Saturday, February 5, 2011

Frugal wardrobe. . .

As I continue to cast a critical eye over my belongings (how did I get so much STUFF?), I keep coming across these projects that are designed to remind us how little we actually need!

First, I read about the Six Items or Less project, in which participants pledge to choose SIX items of clothing (not including undergarments, outerwear and accessories, of course) from their closets and wear only those items for an entire month. The idea is to emphasize how much we already own versus how much we really need. I'm embarrassed to admit that there are clothes and shoes in each of my three bedroom closets, and I STILL feel as if I don't have anything to wear! I considered joining Six Items or Less, but I really don't feel that I could create a work-appropriate wardrobe out of six items.

Then I saw this: Project 333. In this project, you choose 33 items to be worn over a period of three months. This is more like it! I already use about 20% of what is in my closet, and a project like this could help me to cull the items that are simply taking up space. I did take some clothing to consignment shops in December (ack! It's time to find out if they sold anything!) so I'm making a dent, but I want to try to create a more minimalist wardrobe with quality items that I actually like and will wear.

I'm not sure when I would have the time to go through my closets and find 33 items; I'm thinking in the spring, because I am almost positive that I will try to work less than I am now, even if it slows down my debt repayment. I'll keep you posted!

Wednesday, February 2, 2011

Finally back. . .

Sheesh! Being sick just about knocked me flat! And, unfortunately, sapped some of the motivation and joie de vivre from my life. I don't know if it's because I'm coming off of an exhausting cold and am not yet feeling 100% again, or if I need to readjust my work life (and debt repayment plans), but I feel as if my debt payments are just a drop in the bucket.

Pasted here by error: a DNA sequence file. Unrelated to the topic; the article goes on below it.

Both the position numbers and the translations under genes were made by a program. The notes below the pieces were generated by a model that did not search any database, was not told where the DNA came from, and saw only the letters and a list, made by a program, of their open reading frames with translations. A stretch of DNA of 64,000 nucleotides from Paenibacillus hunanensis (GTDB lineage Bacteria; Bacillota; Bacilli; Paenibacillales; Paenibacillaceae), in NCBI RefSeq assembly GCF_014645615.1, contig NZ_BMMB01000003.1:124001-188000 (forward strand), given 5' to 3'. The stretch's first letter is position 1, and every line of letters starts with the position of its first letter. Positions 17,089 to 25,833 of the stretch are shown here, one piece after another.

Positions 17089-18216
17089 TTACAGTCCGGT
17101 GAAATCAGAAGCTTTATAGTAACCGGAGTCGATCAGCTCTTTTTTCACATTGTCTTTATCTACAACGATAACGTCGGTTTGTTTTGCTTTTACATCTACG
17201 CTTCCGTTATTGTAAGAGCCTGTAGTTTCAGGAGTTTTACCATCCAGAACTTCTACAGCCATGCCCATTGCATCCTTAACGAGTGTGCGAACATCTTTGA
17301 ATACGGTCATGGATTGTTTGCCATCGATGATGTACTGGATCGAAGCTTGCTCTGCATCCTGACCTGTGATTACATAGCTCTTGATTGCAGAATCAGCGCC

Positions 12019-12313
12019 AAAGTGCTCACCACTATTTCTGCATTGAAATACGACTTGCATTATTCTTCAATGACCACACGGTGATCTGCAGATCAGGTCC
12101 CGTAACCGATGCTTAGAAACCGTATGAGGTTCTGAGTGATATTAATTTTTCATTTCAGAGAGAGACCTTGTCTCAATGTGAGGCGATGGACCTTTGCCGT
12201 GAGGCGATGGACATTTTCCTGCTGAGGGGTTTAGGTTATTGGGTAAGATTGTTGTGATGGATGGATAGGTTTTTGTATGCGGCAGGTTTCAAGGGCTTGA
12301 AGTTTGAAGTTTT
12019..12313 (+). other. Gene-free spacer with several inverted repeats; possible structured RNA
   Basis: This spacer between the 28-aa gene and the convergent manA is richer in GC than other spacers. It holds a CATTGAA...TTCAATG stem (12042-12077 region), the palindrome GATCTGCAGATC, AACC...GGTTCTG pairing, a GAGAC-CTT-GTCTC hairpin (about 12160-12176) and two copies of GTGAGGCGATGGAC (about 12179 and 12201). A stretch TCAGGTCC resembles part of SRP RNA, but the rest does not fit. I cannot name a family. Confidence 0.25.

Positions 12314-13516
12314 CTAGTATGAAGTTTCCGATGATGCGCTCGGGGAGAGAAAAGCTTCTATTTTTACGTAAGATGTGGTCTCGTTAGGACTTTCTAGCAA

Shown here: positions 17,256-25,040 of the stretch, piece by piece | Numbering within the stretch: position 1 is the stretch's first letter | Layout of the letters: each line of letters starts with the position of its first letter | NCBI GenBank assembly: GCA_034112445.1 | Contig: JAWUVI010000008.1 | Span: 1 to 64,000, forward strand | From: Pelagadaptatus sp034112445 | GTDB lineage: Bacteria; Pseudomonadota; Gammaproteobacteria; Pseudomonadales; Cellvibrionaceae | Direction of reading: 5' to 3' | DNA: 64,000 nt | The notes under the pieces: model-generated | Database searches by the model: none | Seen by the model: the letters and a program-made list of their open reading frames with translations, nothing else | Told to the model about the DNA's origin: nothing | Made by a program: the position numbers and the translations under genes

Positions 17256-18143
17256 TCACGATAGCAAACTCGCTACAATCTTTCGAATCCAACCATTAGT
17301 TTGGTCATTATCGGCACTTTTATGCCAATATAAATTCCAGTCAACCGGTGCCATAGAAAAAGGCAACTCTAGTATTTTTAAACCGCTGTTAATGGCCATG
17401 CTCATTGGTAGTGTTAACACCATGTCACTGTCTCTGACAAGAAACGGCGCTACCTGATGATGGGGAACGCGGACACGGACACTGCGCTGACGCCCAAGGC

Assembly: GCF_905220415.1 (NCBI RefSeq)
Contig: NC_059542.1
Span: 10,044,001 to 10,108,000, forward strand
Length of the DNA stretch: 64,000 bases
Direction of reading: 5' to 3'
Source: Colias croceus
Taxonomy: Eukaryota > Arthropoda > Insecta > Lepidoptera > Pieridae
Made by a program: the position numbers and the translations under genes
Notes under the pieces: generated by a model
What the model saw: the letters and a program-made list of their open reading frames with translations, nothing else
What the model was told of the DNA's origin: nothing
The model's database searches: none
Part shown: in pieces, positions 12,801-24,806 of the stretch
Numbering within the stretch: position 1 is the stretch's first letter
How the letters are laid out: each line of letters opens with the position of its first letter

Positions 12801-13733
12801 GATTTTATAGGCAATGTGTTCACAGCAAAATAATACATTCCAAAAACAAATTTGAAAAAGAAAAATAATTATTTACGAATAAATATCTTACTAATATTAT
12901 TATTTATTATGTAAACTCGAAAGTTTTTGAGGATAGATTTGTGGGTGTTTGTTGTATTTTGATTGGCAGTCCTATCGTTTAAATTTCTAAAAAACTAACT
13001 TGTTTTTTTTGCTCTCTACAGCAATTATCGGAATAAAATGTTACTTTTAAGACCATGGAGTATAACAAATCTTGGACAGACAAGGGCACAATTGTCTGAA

When will I start to see a real difference in my student loan debt? Granted, it's a huge balance (in my own mind, anyway) and it IS going to take awhile, maybe longer than I originally planned. At the beginning of January, my balance was $59,689. After sending about $1,000 to the U.S. government last month, the balance is now just above $59,000. All that interest is killing me!!

Of course, at least I'm making payments, right? I'm not just ignoring the fact that the interest is accruing and digging me deeper in debt, as I did for the ten years after I graduated. You have to start somewhere, I suppose, but perhaps my 'plan' is a little bit too optimistic, given that I need some time to relax, socialize, sleep, and importantly, exercise.

I am hoping to have my gung-ho motivation back by the end of February, if not sooner. Until then, I'm going to keep plugging away and start thinking about how I can rearrange my work schedule(s) so I'm not overwhelmed. . . .

Monday, January 24, 2011


Sorry for the blog silence, folks! I'm sick - for the second time in less than three months. Hmmm. Could it be that I'm working too hard? It's definitely a reasonable assumption, given the fact that I'm generally an incredibly healthy person, and I'm now working between 60 - 70 hours per week.

I'm teetering between working as much as possible for a short period of time (year to year and a half) to pay off a LOT of my debt, and taking it a little easier so I don't burn out (and ruin my health).

Like many people, I want the best of both worlds, of course!

I hope to be past the worst of this flu/cold/strep/whatever-it-is by the weekend! I hope you are enjoying your week!

Wednesday, January 19, 2011

5 frugal grocery shopping habits. . . .

People are often amazed (my own family included) that I can subsist on a grocery budget of $100 or less each month. While this seems rather anemic to some (my dad can't seem to stay under $600 - and it's just he and my mom), I do eat well and I can generally manage to avoid most pre-packaged foods (I'm thinking of frozen dinners, here).

Here are my five top tips for bringing a frugal mindset to the grocery store:

1. Make a list. Let me repeat that: MAKE A LIST! Doing this implies that you've put some thought into what you're going to eat for the week or the the month (see tip number two, below). It also reduces the odds that you will throw things in the grocery cart that you don't need, have no intention of using, or are simply spur-of-the moment whim items (see tip #3 for more on this);